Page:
Construction of human activity-based phosphorylation networks.
Newman RH., Hu J., Rho H-S., Xie Z., Woodard C., Neiswinger J., Cooper C., Shirley M., Clark HM., Hu S., Hwang W., Jeong JS., Wu G., Lin J., Gao X., Ni Q., Goel R., Xia S., Ji H., Dalby KN., Birnbaum MJ., Cole PA., Knapp S., Ryazanov AG., Zack DJ., Blackshaw S., Pawson T., Gingras A-C., Desiderio S., Pandey A., Turk BE., Zhang J., Zhu H., Qian J.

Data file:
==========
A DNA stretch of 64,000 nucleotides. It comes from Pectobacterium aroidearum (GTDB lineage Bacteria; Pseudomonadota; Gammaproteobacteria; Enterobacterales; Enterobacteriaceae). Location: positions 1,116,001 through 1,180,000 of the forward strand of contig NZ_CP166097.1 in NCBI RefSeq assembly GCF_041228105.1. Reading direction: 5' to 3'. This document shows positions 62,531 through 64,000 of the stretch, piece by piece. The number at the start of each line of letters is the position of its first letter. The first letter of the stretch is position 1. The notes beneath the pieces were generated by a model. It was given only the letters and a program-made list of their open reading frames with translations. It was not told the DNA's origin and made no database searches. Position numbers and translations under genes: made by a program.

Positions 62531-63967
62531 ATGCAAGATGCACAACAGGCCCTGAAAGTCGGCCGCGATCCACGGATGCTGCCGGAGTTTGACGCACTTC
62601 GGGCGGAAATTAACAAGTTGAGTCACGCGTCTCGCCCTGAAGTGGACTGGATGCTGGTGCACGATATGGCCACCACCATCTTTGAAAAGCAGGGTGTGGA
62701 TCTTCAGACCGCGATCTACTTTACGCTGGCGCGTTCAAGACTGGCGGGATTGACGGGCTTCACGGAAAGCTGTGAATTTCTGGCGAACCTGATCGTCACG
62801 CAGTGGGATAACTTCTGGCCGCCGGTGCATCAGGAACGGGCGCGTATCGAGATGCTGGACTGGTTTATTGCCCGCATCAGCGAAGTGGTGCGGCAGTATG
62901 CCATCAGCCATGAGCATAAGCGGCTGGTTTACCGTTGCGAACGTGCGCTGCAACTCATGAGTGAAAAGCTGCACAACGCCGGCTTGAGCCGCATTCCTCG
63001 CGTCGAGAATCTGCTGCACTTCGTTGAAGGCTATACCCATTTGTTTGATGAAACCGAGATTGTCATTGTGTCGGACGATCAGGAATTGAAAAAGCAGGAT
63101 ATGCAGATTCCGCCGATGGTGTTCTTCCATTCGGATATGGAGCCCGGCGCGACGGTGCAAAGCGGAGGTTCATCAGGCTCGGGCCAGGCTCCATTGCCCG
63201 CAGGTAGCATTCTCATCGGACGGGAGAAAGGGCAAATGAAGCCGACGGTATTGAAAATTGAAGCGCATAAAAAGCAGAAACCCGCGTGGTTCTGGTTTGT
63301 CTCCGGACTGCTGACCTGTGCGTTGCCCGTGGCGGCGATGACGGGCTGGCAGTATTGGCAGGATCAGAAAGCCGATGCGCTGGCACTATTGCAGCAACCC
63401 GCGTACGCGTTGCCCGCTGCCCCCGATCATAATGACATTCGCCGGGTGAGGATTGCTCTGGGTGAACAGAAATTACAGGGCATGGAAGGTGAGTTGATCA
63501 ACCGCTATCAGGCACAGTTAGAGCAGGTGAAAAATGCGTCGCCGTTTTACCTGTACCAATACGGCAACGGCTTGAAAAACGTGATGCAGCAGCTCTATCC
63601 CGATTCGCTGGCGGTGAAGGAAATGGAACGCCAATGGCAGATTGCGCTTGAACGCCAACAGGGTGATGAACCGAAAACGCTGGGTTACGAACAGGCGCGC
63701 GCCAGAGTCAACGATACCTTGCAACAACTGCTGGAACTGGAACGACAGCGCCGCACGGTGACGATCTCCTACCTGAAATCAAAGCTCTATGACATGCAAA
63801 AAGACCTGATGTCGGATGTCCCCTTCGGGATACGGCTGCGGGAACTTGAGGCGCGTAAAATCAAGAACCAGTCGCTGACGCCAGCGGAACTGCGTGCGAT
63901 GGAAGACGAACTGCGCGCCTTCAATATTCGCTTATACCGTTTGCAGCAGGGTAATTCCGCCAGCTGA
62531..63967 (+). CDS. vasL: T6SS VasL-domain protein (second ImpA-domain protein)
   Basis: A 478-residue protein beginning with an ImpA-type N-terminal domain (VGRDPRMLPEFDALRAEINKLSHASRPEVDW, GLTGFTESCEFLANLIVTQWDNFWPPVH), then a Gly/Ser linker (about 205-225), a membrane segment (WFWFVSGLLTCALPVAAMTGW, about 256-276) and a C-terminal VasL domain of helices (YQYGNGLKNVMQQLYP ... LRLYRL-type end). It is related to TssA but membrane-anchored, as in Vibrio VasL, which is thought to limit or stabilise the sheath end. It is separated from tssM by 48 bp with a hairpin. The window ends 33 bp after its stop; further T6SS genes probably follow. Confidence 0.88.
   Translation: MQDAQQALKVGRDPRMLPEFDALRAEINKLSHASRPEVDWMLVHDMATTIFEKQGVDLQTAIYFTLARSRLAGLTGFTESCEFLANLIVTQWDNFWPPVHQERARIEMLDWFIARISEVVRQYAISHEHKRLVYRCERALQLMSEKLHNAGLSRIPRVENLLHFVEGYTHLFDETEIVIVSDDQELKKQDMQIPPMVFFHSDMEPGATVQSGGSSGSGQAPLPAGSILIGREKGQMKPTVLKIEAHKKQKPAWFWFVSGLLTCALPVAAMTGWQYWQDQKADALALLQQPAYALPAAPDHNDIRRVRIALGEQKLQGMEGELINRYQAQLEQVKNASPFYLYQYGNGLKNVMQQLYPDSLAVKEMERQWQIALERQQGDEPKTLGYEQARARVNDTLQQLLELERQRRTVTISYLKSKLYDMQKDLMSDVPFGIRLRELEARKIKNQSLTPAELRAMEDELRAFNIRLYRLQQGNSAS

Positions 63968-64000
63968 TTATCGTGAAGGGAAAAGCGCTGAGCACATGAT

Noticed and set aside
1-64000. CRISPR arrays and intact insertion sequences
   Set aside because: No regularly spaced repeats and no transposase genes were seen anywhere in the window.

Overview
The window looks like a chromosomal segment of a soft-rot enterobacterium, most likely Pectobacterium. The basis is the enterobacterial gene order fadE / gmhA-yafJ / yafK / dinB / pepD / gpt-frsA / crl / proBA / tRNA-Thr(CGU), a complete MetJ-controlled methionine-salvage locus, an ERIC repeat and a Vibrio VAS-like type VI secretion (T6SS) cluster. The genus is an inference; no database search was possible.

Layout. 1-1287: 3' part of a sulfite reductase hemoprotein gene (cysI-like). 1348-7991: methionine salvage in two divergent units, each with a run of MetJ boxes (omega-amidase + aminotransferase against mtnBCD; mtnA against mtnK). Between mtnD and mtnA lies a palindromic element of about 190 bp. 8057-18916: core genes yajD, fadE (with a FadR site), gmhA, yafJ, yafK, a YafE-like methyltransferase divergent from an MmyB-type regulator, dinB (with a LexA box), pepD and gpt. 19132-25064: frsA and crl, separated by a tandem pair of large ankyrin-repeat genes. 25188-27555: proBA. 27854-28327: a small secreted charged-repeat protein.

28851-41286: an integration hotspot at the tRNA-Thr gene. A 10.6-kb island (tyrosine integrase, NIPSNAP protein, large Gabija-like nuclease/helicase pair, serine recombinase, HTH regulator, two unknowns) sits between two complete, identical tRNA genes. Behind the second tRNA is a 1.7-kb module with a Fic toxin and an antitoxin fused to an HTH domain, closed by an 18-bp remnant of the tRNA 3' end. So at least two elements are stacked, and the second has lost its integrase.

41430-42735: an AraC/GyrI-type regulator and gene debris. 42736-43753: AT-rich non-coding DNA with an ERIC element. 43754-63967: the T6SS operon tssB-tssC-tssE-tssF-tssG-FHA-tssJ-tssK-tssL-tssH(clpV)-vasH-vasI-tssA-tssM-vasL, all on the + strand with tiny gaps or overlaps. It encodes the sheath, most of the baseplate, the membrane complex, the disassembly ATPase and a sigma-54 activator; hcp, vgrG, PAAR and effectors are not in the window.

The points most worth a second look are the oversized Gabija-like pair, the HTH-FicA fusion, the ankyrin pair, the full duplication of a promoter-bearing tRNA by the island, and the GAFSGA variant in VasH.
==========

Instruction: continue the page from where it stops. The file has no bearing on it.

The landscape of human phosphorylation networks has not been systematically explored, representing vast, unchartered territories within cellular signaling networks. Although a large number of in vivo phosphorylated residues have been identified by mass spectrometry (MS)-based approaches, assigning the upstream kinases to these residues requires biochemical analysis of kinase-substrate relationships (KSRs). Here, we developed a new strategy, called CEASAR, based on functional protein microarrays and bioinformatics to experimentally identify substrates for 289 unique kinases, resulting in 3656 high-quality KSRs. We then generated consensus phosphorylation motifs for each of the kinases and integrated this information, along with information about in vivo phosphorylation sites determined by MS, to construct a high-resolution map of phosphorylation networks that connects 230 kinases to 2591 in vivo phosphorylation sites in 652 substrates. The value of this data set is demonstrated through the discovery of a new role for PKA downstream of Btk (Bruton's tyrosine kinase) during B-cell receptor signaling. Overall, these studies provide global insights into kinase-mediated signaling pathways and promise to advance our understanding of cellular signaling processes in humans.